‘I’ve learned that being a refugee is always a terrible thing. You lose everything. You have to leave behind your family, your life and your routine and build something new in unpredictable circumstances. Here in Jordan, working with refugees sometimes seems more hopeful, because they can actually build a life for themselves here, though their ultimate goal is still to return to their home country.’

What are you proud of as an ambassador?

‘I’m proud of the work we do at BZ. Wherever in the world I happened to be stationed, my colleagues have always been enthusiastic people who take a lot of pride in their work. In my opinion, something the Netherlands excels at is making connections in the countries where we’re active. Projects come and go, but the connections and contacts you make are of lasting value for the bond between countries.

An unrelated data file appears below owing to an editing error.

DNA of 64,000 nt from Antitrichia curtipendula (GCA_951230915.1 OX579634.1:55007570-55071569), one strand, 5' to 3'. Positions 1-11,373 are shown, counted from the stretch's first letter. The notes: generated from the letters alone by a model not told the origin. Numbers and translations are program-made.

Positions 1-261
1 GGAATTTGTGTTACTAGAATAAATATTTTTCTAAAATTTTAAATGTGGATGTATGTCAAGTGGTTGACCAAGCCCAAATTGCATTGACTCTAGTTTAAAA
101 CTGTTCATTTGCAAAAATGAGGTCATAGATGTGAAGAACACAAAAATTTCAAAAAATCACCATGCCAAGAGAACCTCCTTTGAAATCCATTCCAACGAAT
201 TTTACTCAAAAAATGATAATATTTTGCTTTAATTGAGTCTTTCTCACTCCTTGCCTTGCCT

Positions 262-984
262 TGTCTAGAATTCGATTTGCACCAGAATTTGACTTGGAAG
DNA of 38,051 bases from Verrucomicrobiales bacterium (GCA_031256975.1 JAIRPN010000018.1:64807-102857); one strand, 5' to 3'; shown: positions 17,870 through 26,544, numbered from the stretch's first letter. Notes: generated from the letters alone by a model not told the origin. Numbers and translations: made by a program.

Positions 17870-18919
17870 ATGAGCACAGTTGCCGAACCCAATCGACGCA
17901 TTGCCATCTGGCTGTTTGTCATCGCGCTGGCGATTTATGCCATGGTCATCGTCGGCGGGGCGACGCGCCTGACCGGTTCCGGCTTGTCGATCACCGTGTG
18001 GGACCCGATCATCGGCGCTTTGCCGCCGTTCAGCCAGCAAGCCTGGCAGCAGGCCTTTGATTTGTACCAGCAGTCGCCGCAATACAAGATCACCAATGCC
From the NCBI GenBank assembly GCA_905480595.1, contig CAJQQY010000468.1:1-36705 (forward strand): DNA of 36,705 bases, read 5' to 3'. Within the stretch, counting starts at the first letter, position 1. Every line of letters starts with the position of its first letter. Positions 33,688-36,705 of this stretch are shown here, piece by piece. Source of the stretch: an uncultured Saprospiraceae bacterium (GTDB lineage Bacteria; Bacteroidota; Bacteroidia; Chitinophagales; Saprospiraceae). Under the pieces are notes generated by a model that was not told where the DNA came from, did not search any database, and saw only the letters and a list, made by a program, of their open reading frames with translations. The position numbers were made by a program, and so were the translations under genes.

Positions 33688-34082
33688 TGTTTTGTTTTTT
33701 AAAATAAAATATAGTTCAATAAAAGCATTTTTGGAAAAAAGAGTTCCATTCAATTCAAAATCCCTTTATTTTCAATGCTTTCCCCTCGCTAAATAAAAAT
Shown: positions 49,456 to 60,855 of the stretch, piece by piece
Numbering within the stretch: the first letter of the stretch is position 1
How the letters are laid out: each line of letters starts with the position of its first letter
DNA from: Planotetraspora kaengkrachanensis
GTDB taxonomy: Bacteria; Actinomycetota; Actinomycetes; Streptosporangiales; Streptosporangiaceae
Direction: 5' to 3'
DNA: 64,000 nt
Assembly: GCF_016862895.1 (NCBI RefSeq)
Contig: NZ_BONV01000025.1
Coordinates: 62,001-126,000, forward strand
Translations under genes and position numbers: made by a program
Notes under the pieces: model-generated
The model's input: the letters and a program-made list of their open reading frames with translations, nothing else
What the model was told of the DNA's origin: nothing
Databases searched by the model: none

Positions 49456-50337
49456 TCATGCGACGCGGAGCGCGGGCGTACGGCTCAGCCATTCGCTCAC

‘Here in Jordan they see the Netherlands as an economic powerhouse, with people who are always looking to find creative solutions to problems. And you shouldn’t underestimate what the friendship between our two royal houses means for relations between our two countries. The Netherlands has a solid and enduring friendship with Jordan.’

What do you hope to achieve in Jordan as ambassador over the next few years?

‘I want to do my part to promote the reception of refugees in the region. The Netherlands wants to ensure that refugees can live their lives with dignity, that they can actually have lives that are about more than just being refugees. This is why we form partnerships with friendly countries like Germany, France and the Scandinavian countries. And obviously, in my case, with Jordan. The Netherlands understands the power that a smaller country can have: we forge strong partnerships with like-minded countries in order to pursue our own typically Dutch priorities.’